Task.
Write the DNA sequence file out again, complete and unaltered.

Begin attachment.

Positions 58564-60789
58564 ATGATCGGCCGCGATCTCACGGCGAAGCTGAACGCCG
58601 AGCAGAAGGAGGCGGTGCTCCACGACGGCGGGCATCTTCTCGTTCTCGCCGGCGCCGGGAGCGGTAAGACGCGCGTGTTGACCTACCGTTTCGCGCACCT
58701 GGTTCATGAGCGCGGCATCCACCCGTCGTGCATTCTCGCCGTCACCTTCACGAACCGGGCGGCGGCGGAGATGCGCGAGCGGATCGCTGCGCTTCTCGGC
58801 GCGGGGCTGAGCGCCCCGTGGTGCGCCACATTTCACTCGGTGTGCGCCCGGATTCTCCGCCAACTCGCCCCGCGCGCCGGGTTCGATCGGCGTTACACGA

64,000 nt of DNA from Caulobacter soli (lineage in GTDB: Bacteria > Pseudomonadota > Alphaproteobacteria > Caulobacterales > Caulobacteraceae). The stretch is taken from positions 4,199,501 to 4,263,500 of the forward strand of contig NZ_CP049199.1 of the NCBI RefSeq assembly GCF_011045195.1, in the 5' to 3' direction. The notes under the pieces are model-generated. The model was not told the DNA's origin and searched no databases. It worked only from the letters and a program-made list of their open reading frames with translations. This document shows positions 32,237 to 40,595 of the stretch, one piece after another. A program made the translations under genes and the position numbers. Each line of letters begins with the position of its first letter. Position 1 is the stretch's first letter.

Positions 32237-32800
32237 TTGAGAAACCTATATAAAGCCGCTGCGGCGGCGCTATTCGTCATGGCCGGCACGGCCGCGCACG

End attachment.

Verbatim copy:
Positions 58564-60789
58564 ATGATCGGCCGCGATCTCACGGCGAAGCTGAACGCCG
58601 AGCAGAAGGAGGCGGTGCTCCACGACGGCGGGCATCTTCTCGTTCTCGCCGGCGCCGGGAGCGGTAAGACGCGCGTGTTGACCTACCGTTTCGCGCACCT
58701 GGTTCATGAGCGCGGCATCCACCCGTCGTGCATTCTCGCCGTCACCTTCACGAACCGGGCGGCGGCGGAGATGCGCGAGCGGATCGCTGCGCTTCTCGGC
58801 GCGGGGCTGAGCGCCCCGTGGTGCGCCACATTTCACTCGGTGTGCGCCCGGATTCTCCGCCAACTCGCCCCGCGCGCCGGGTTCGATCGGCGTTACACGA

64,000 nt of DNA from Caulobacter soli (lineage in GTDB: Bacteria > Pseudomonadota > Alphaproteobacteria > Caulobacterales > Caulobacteraceae). The stretch is taken from positions 4,199,501 to 4,263,500 of the forward strand of contig NZ_CP049199.1 of the NCBI RefSeq assembly GCF_011045195.1, in the 5' to 3' direction. The notes under the pieces are model-generated. The model was not told the DNA's origin and searched no databases. It worked only from the letters and a program-made list of their open reading frames with translations. This document shows positions 32,237 to 40,595 of the stretch, one piece after another. A program made the translations under genes and the position numbers. Each line of letters begins with the position of its first letter. Position 1 is the stretch's first letter.

Positions 32237-32800
32237 TTGAGAAACCTATATAAAGCCGCTGCGGCGGCGCTATTCGTCATGGCCGGCACGGCCGCGCACG